How to Handle Criticism—Part II

via Flickr

via Flickr

What a difference a week makes. I’m more at peace now than I was just six and seven days ago. And I also noticed I’ve put up other posts from time to time about handling criticism. Last week was very difficult for me. I felt humiliated in some ways, and I had to humble myself in others.

But I learned that how I respond to problems and challenges is the most important thing. Click to Tweet #amwriting #criticism

I talked about a 95% re-write of a story that had 10 extra eyeballs critiquing and editing it. Evidently that wasn’t enough. I ended up paying a young woman just getting started in her editing business. She did help me a lot. I’ll say that for the experience. She has great character and a large heart, and she helped me in ways that I would never have thought of.

First, it’s humbling to admit you need help. I’d had to crank out my 95% re-write in just two weeks’ time. It was hard, but I did it, when two of my colleagues didn’t think I could finish it—or be able to stand having their submission agent give me suggestions on how to make my manuscript “publish-ready.”

Secondly, my responses last week were not perfect, believe me. I got angry and upset at everything going on. It felt to me as if my two prior weeks of very long hours and hard work were negated. They weren’t, but that’s how I felt.

I’ve learned again that everyone needs to cultivate an attitude of humility. What does that mean?

Webster’s says: “the state or quality of being humble; absence of pride or self-assertion.”

Uh-oh. I certainly didn’t score 100% on that, maybe 50/50.

The Thesaurus weighs in with: “self-effacement, unpretentiousness, humbleness, modesty, meekness, shyness, and unassuming nature.”

Again, my self-examination shows my degree of success and failure.

My humility had to do with allowing others to critique and change my work. Especially the young woman brought in at the last moment. I do give her a lot of credit, but I wasn’t ready to share authorship with her—that’s where I drew the line, and became a bit prideful in guarding my identity and work. I allowed her to change my work only to a certain degree. She did make it better. And, she showed me how to improve my own writing.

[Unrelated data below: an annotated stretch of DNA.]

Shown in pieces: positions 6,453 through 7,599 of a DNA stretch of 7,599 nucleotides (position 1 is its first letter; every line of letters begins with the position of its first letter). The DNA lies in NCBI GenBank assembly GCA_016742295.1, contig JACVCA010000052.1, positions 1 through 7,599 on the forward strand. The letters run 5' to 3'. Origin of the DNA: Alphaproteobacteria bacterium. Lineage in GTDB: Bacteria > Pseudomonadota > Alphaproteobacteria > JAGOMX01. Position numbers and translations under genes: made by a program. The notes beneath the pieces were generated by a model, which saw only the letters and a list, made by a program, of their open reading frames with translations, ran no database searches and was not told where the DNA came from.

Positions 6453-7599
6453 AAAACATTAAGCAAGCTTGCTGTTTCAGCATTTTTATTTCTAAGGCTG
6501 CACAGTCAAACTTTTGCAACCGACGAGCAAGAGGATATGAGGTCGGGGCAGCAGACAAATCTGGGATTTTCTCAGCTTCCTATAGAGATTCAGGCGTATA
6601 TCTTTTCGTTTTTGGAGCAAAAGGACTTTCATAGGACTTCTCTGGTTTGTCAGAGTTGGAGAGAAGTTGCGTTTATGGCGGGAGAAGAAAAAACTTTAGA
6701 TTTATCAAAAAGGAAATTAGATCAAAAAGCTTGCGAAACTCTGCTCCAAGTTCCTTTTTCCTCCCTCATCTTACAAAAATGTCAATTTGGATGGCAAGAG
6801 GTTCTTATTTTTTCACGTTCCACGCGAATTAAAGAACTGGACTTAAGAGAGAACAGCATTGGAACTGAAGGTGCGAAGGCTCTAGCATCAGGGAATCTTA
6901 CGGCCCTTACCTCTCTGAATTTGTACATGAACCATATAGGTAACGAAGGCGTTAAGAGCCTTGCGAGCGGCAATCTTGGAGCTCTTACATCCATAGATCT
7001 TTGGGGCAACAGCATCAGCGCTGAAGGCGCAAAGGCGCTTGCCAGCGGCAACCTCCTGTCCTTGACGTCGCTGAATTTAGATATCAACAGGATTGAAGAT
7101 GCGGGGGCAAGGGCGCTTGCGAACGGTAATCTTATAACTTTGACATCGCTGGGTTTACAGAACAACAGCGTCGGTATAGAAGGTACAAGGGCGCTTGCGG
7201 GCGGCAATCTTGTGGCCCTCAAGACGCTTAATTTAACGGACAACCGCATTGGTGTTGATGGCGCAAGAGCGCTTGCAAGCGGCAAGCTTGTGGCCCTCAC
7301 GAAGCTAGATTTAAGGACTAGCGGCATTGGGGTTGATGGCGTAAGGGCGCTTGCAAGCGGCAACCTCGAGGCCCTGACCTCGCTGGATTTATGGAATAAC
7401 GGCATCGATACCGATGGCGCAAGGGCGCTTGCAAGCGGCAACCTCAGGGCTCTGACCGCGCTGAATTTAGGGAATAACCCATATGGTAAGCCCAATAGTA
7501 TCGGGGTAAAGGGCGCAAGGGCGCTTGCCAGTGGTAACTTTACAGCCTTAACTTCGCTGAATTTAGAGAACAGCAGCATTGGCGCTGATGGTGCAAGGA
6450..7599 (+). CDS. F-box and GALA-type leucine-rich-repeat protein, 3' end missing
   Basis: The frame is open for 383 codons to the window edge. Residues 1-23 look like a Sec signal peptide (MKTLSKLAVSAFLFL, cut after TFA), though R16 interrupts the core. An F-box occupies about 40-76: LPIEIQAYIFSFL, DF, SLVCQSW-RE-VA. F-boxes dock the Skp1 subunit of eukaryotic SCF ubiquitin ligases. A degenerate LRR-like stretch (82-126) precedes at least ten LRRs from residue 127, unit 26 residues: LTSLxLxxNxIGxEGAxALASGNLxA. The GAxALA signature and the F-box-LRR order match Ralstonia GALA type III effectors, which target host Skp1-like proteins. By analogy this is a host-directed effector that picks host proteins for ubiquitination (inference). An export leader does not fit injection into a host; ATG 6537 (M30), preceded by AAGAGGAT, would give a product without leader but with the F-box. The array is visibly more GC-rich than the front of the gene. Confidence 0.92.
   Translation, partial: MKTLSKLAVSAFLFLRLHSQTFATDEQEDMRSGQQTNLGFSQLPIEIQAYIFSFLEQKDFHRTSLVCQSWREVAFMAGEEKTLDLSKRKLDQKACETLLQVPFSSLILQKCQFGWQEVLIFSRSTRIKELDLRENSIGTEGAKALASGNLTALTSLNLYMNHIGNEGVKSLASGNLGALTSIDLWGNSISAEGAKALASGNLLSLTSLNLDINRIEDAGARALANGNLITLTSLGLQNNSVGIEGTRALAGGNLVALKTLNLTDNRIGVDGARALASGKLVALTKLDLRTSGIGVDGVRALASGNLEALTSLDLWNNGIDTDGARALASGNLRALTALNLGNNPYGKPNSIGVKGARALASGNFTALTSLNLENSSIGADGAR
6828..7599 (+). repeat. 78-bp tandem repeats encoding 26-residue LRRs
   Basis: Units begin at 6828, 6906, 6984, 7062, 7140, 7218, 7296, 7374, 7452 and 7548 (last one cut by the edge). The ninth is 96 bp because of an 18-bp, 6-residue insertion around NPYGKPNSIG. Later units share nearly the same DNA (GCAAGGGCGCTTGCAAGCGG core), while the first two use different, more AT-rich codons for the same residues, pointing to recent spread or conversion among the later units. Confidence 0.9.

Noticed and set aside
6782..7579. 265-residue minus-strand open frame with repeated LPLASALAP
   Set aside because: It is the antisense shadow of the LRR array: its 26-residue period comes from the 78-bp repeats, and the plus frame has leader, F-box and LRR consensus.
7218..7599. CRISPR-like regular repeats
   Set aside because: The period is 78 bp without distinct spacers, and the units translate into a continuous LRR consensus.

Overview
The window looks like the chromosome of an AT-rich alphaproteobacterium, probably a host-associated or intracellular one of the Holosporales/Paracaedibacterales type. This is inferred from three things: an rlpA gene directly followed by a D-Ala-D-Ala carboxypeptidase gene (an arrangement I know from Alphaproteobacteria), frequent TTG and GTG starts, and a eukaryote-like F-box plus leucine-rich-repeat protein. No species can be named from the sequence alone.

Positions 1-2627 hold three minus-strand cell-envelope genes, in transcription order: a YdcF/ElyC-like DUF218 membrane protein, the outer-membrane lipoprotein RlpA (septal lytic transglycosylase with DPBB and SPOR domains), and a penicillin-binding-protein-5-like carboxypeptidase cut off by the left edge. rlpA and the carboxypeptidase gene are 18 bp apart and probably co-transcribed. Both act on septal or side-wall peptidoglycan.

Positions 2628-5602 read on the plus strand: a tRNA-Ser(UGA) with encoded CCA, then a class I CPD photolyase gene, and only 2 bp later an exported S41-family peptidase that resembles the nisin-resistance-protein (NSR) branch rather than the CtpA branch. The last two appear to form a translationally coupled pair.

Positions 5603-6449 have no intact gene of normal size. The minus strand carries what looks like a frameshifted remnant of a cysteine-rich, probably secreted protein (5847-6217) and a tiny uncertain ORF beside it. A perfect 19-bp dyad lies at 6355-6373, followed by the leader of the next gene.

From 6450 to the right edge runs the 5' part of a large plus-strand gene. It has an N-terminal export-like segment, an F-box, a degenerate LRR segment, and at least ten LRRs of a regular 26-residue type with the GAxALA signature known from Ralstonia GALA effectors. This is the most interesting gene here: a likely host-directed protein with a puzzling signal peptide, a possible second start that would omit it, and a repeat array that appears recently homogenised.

Where I fell short was in the area of identity. It’s always been a struggle for me. I’ve always taken my identity from what I did, my job, areas of ministry, service, etc.

I have since learned that I am a child of God. My identity is in Him. He created me and God, who began a good work in me, will be faithful to complete it. Click to Tweet #amwriting #criticism

What about you? Do you have areas of problems with your identity as a human being? Leave a comment and let me know.

2 Comments on “How to Handle Criticism—Part II”

  1. Thanks Dorothy. It’s so wonderful to keep in touch with you after all these years. I’ll never forget meeting you Easter weekend of 1972 at ORU. 🙂 Blessings to you, Dorothy. I’m able to breathe again this week. Haven’t heard a peep about my project and probably won’t until or unless the publisher makes a decision to either publish it or not. Then, my agent will let me know. 🙂


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